Chemotherapy and Progenitor Cell Transplantation to Treat Inflammatory Breast Cancer
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|ClinicalTrials.gov Identifier: NCT00001507|
Recruitment Status : Completed
First Posted : November 4, 1999
Last Update Posted : October 6, 2017
This study will evaluate the effectiveness of combination chemotherapy with paclitaxel (Taxol) and cyclophosphamide (Cytoxan), followed by high-dose melphalan and etoposide for treating inflammatory breast cancer. Patients also receive infusions of their own previously collected progenitor cells (primitive cells that can make new cells to replace ones destroyed by chemotherapy).
Patients 18 years of age or older with stage IIIB inflammatory breast cancer that has not metastasized (spread beyond the breast) may be eligible for this study. Candidates are screened with a medical history and physical examination, blood and urine tests, and chest x-ray. They have computed tomography (CT) of the head, chest, abdomen and pelvis as well as a bone scan to determine the extent of disease, and a nuclear medicine scan called MUGA to examine the heart's pumping ability. They may receive a rehabilitation medicine evaluation.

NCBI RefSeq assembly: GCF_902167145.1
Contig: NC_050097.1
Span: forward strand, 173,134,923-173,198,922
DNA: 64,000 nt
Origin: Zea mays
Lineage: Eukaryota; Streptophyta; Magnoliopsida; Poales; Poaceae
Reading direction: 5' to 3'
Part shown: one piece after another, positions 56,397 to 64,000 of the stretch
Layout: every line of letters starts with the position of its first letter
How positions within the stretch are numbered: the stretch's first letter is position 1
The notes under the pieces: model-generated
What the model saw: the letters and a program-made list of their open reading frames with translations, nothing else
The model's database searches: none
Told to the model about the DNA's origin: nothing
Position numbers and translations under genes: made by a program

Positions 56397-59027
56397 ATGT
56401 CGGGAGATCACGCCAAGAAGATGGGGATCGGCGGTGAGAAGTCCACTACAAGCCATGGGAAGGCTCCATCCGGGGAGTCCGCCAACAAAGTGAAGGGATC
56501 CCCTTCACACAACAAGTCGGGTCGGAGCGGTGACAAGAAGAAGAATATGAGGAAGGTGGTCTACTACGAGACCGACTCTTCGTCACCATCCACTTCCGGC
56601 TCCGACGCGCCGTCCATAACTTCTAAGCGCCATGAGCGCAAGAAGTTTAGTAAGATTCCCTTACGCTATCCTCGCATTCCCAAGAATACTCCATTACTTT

Participants undergo the following tests and procedures:
- Central venous line placement: Patients have a central venous line (plastic tube) placed into a major vein in the chest before beginning treatment. The line remains in the body throughout treatment and is used to give chemotherapy and other medications and to withdraw blood samples. The line is usually placed under local anesthesia in the radiology department or the operating room.
- Chemotherapy: Patients receive two or more cycles of paclitaxel and cyclophosphamide. Paclitaxel is given intravenously (I.V., through a vein) for 72 hours using a portable pump. Cyclophosphamide is given daily for 3 days I.V. over 1 hour. The cycles may be 28 days apart. A drug called Mesna is given with this treatment to protect the bladder from irritation from cyclophosphamide. Patients who have not previously been treated with doxorubicin (Adriamycin) may receive a maximum of four cycles of doxorubicin and cyclophosphamide by vein on a single day during each cycle, with cycles 21 days apart. When all the paclitaxel/cyclophosphamide cycles are completed, patients receive melphalan and etoposide, both drugs I.V. over 1 to 8 hours for three consecutive days.